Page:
As a writer and reader, I regularly ponder the phenomenon of literary purpose. When I read, for example, I instinctively pause at least once a page to ask, “Why did [author] choose that [word, diction, metaphor, et cetera]?” My own writing undergoes the same dissection, though on a more scrutinizing, borderline-neurotic level.
Therefore, I read and write at a glacial pace — I’m talking the rate of a snail with a limp here. With the nagging question of purpose forever present (and forever slowing me down) in the literary sphere, I find it seeping into my life beyond the keyboard and page, with like effect.
Lately, I’ve been consumed by the purpose of the relationships in my life. “Everyone you meet will teach you something.” Yeah, yeah, blah, blah, I agree. But there’s a key element missing from that uncomfortably neat little quote: patience.
Now I’ve never been patient. I check the oven every two minutes (or fewer) every time I bake. If I post something I feel is clever and/or funny on social media (let’s be real, it’s probably another old video of Andy Roddick ranting at an umpire or a fruit-themed pun or something equally show-stopping), I check said site every minute or so for a while to see if anyone acknowledged my brilliance.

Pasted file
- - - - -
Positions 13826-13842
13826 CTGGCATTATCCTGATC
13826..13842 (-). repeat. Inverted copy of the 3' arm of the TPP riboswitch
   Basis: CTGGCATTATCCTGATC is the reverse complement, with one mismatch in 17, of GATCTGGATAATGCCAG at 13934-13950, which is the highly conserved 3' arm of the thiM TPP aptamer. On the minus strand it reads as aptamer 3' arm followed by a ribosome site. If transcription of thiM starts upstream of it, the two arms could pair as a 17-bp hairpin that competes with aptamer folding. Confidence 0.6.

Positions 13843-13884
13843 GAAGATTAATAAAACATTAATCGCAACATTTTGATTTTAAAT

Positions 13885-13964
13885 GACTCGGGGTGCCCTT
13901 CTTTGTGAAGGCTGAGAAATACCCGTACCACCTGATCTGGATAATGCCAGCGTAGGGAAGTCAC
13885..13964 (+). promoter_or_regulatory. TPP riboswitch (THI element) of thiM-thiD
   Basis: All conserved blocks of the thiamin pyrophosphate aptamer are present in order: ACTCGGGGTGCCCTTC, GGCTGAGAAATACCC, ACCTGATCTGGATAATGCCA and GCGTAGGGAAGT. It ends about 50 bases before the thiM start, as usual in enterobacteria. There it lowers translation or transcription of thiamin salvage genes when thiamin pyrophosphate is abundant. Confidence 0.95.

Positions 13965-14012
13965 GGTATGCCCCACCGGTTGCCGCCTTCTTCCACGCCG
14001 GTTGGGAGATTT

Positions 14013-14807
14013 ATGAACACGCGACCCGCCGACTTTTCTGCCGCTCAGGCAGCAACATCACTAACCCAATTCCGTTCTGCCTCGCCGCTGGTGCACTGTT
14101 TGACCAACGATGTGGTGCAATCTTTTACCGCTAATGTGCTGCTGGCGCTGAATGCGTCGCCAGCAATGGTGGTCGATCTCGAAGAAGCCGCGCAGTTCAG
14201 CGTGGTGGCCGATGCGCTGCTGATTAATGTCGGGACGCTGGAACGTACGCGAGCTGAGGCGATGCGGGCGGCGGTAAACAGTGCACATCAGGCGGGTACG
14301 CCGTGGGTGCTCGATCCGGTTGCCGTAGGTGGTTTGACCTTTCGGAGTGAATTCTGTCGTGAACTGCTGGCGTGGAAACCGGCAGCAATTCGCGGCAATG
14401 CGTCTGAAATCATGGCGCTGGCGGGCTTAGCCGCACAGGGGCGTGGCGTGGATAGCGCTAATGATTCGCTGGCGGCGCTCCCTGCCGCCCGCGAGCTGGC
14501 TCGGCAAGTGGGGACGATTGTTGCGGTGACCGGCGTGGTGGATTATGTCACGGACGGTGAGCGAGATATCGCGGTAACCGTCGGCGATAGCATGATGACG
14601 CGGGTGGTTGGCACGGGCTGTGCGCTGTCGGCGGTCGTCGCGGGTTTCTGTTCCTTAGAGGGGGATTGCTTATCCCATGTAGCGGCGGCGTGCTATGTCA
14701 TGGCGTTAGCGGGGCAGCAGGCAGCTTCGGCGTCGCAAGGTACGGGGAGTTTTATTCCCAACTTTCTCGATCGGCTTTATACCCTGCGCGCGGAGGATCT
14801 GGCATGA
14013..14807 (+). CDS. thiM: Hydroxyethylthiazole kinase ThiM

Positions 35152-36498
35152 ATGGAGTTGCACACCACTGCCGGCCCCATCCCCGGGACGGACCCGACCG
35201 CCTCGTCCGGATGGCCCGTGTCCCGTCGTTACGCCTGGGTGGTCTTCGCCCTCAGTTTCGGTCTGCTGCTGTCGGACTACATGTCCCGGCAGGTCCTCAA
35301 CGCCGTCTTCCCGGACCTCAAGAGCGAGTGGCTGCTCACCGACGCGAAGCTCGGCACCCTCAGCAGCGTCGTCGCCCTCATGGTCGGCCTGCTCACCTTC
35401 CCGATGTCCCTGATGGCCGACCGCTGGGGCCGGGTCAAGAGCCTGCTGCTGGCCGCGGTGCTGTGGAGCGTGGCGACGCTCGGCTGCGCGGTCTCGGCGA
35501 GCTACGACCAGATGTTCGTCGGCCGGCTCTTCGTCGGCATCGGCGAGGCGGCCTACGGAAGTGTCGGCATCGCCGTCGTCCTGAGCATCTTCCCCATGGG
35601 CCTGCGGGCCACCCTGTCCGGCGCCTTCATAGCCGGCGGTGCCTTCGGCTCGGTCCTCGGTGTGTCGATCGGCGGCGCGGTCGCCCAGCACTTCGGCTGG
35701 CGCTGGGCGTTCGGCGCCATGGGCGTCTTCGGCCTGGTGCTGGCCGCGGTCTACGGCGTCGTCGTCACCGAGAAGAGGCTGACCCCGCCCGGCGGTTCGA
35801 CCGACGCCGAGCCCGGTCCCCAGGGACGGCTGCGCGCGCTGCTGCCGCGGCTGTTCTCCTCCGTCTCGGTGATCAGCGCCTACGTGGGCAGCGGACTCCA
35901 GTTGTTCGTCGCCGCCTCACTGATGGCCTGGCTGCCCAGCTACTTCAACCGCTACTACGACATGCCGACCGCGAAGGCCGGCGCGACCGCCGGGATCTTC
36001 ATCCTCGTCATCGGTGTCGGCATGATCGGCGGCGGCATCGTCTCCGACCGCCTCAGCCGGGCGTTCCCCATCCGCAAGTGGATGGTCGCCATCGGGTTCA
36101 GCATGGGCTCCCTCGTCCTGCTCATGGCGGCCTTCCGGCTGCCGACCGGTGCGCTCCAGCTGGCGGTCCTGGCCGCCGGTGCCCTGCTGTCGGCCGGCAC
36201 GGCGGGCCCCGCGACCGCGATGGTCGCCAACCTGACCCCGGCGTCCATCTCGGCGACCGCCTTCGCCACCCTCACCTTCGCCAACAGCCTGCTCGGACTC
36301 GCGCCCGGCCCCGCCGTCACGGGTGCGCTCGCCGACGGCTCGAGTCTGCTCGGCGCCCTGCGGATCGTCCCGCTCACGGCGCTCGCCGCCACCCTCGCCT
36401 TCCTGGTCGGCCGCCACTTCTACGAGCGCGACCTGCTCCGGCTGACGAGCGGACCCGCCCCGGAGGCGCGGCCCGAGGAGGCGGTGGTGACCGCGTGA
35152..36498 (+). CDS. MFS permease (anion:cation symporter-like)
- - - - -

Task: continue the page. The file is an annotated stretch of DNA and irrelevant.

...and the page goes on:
I hate being patient. As more new people have cycled in (and out) of my life in 2014 than any other year, I’m constantly in pursuit of whatever it is they inevitably taught me. And it’s not enough to simply ponder it; I feel compelled to document and physically represent it. For the purpose of this post, picture a sampler. You know, one of those quaint, stitched wall-hangings that offered wisdom like, “Haste Makes Waste,” during the colonial era.
I need a quote for my hypothetical sampler. (I’m kidding about the embroidery, for the only aisle I can tolerate in a craft store is the one with the oversized dinnerware — I mean, who doesn’t need Bigfoot’s margarita glass?) Hypothetical embroidery aside, the harder I tried to derive and document meaning from my relationships, the more unfulfilled I felt.
In early 2014, I probably would have embroidered something like, “One of the most beautiful qualities of true friendship is to understand and to be understood.” Pensive décor for my wall, of course.
Now, though, I’m trying to let learning happen more naturally; I’m trying not to force it. An updated version of my hypothetical sampler would likely read, “Be patient. Buy that giant gravy boat from Michael’s. And if you follow nothing else on this sampler, leave all future crafting to the innately crafty.”